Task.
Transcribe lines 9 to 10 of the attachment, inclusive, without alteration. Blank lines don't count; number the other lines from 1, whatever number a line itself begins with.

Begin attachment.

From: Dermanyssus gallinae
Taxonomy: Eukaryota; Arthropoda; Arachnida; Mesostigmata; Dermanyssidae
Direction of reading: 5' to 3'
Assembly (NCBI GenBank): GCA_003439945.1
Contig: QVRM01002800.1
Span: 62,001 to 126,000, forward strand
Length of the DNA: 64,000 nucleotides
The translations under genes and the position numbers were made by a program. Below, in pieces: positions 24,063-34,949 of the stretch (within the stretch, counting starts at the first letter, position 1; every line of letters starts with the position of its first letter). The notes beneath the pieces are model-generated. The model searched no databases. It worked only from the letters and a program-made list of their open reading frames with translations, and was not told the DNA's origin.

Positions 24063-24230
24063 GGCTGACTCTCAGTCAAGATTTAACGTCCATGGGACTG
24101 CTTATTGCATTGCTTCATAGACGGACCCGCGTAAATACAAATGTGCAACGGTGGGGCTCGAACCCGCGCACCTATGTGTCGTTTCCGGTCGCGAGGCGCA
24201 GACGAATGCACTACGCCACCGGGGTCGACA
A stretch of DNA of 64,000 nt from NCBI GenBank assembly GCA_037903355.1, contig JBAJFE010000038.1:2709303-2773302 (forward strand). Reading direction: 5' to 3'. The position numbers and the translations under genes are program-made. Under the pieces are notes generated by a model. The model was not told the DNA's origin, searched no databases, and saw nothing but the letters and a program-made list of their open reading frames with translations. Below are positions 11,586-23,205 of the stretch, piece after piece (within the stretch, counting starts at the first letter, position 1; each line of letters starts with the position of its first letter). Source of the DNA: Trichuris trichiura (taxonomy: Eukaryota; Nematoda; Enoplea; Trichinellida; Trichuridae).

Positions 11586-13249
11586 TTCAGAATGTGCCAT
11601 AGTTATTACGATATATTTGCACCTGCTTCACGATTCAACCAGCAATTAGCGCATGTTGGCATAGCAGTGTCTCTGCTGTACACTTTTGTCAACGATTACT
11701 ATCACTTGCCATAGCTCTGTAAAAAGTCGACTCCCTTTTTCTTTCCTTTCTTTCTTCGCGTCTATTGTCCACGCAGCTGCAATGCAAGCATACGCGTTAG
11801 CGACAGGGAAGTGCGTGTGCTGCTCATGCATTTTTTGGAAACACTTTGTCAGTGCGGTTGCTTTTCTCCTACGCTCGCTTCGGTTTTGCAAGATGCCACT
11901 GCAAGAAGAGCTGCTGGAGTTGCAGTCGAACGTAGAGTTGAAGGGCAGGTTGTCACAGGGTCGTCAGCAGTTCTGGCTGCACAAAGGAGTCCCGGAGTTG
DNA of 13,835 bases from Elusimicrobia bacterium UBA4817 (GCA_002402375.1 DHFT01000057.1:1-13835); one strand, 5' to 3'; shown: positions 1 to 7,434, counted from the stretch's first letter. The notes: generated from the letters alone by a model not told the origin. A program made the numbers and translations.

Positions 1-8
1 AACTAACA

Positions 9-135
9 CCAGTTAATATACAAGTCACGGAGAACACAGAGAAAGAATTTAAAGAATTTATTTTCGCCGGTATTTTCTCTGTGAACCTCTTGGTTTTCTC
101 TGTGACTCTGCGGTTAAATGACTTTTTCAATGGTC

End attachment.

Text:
Positions 24063-24230
24063 GGCTGACTCTCAGTCAAGATTTAACGTCCATGGGACTG